My car died. Since it was totaled by a malfunction, it felt like losing a loved one for a stroke.
As you cannot survive without a car in this city, I was forced to shop for a new car. When I was finalizing the purchase with the sales manager, he explained that I was going to receive the pink slip from DMV because that is the government department which licenses cars. I said, “Oh, just like animal control licenses dogs.”
When I was visiting many dealers to find a car that would suit my needs, it reminded me of people going to many adoption events to find a dog who clicks with them.
The day of purchase of my new car was brutal. Since the car was already identified and all negotiations were done (I even had the VIN number for my insurance company), I thought it would be a piece of cake; i.e., I go down there, pay and drive the car home.
Well, I left for the dealer at 11 a.m. and came home at 7 p.m. Yes, it was an 8-hour excursion. Besides the multitude of paperwork, they had to install a rear-seat back protector, but it should have taken half an hour, instead of several hours. If this dealer was not so far away, I would have come back the next day.
This reminded me of an experience we’ve had many a time: we went to the pound to pick up some dogs we were rescuing, but animal control had yet to spay/neuter them and the dogs could not leave until they were operated on.
A few days after I got the new car, I found out that the cruise control was not working, and the manual says, “It is possible that there is a malfunction in the system.” Really? Does the manufacturer expect this to be a strong possibility, enough to print the disclaimer in the manual? So, I had to take my brand new car to service. We take our newly rescued dogs to veterinary exams, but I did not expect that I had to do the same with my brand new car.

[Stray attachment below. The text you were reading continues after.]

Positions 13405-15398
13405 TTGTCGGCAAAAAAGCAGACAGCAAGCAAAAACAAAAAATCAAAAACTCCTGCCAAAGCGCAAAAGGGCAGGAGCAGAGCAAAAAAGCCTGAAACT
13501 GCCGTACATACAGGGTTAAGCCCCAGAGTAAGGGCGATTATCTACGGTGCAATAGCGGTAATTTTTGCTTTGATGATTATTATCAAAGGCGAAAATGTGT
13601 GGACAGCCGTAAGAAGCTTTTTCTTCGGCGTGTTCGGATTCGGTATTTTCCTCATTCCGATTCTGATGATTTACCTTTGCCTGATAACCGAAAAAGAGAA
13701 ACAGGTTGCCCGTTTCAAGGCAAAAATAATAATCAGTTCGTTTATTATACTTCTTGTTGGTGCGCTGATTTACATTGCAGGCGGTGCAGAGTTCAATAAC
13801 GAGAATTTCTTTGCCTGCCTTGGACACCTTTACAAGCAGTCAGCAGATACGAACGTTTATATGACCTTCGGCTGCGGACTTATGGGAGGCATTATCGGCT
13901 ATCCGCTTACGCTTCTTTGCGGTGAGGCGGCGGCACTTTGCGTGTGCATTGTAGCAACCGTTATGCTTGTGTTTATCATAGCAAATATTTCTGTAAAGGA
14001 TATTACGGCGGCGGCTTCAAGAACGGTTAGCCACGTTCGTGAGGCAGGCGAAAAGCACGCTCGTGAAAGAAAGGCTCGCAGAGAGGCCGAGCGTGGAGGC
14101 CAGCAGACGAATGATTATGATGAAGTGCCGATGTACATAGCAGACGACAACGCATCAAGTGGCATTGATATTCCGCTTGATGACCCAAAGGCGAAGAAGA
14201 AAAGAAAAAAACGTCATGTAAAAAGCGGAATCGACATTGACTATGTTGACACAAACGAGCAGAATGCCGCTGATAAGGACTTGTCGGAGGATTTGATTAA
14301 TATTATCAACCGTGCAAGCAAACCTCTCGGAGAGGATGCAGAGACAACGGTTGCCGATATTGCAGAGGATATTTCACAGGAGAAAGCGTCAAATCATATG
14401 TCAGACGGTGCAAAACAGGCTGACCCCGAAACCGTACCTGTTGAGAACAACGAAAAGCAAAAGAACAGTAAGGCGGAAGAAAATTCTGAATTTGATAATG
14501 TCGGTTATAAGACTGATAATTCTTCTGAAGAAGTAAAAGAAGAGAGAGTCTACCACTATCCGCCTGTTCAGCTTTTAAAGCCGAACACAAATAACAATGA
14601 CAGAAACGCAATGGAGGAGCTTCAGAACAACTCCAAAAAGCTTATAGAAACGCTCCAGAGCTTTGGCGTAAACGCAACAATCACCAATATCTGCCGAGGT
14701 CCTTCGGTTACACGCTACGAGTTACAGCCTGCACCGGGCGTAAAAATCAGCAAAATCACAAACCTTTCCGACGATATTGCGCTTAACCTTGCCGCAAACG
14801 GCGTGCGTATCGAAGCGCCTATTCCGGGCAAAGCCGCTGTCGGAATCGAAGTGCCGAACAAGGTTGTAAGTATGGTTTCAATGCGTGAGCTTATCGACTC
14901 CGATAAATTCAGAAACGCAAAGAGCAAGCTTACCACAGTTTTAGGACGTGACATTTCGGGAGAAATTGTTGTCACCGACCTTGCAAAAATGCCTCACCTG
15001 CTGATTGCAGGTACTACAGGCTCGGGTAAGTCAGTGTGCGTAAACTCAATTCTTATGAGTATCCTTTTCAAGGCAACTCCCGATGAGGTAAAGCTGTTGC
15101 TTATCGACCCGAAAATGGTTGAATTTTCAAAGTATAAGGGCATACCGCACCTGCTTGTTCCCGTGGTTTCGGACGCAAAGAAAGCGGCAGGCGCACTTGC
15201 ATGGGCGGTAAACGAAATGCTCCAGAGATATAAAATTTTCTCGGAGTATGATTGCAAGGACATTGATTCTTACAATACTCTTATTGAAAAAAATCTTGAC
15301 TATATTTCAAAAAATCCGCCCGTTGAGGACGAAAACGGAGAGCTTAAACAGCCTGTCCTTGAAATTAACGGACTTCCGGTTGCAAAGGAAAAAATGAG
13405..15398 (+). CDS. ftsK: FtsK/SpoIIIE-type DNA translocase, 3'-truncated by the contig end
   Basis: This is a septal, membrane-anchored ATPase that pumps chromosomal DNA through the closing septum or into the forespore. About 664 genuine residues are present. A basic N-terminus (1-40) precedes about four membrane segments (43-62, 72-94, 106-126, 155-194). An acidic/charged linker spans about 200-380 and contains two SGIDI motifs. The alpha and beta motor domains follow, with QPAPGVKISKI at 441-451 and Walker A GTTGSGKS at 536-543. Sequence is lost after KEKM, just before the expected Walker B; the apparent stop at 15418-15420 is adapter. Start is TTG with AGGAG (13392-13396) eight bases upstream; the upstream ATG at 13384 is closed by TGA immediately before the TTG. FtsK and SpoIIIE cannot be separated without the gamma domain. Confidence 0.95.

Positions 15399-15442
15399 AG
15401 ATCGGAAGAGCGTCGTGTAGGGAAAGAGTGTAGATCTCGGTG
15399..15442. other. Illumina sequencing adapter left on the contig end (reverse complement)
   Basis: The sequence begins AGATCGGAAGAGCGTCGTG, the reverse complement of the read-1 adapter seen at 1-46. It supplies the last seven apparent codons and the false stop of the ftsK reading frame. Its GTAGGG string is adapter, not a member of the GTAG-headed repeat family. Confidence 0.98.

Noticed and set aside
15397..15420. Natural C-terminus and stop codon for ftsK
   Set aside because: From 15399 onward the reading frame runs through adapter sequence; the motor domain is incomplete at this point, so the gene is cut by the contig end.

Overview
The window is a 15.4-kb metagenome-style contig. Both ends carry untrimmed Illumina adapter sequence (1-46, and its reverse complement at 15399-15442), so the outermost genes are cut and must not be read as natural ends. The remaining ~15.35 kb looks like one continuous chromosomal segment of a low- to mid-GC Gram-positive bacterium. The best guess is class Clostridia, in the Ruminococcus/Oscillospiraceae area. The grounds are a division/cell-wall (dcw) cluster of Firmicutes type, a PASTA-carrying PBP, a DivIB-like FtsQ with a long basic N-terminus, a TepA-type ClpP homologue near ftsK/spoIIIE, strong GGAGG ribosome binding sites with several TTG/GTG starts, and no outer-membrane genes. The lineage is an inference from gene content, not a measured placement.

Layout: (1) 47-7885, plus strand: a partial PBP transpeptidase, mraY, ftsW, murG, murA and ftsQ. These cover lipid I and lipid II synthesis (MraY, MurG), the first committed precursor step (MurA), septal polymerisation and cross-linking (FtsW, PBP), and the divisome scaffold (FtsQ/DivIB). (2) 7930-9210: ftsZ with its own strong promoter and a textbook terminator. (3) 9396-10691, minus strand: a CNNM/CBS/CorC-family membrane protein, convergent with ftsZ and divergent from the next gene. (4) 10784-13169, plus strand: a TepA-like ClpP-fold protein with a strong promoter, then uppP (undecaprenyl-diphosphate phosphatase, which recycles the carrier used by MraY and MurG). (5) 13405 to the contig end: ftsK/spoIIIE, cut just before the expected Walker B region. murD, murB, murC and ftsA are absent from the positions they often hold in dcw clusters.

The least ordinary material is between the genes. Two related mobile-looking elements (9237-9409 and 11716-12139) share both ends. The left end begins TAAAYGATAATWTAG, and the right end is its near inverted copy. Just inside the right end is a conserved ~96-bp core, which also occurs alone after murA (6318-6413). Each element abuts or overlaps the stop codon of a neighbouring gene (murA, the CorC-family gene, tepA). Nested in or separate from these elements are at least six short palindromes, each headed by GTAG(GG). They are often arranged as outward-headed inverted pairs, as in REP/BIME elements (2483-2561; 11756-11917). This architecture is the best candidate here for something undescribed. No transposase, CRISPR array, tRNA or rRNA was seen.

So, buying a car or rescuing a dog can seem like a hassle in the short term, but once you’ve passed this phase, you look forward to a new chapter and hope both your car and dog will last a long time.
Despite these ironic similarities in the acquisition processes, I would never leave my dogs in the garage, and my car will not look at me with soulful eyes that lift my spirit.
Marie Atake is Founder & President of Forte Animal Rescue and a former Commissioner on the Board of L.A. Animal Services. Click on “subscribe” to receive notice when her new articles are published.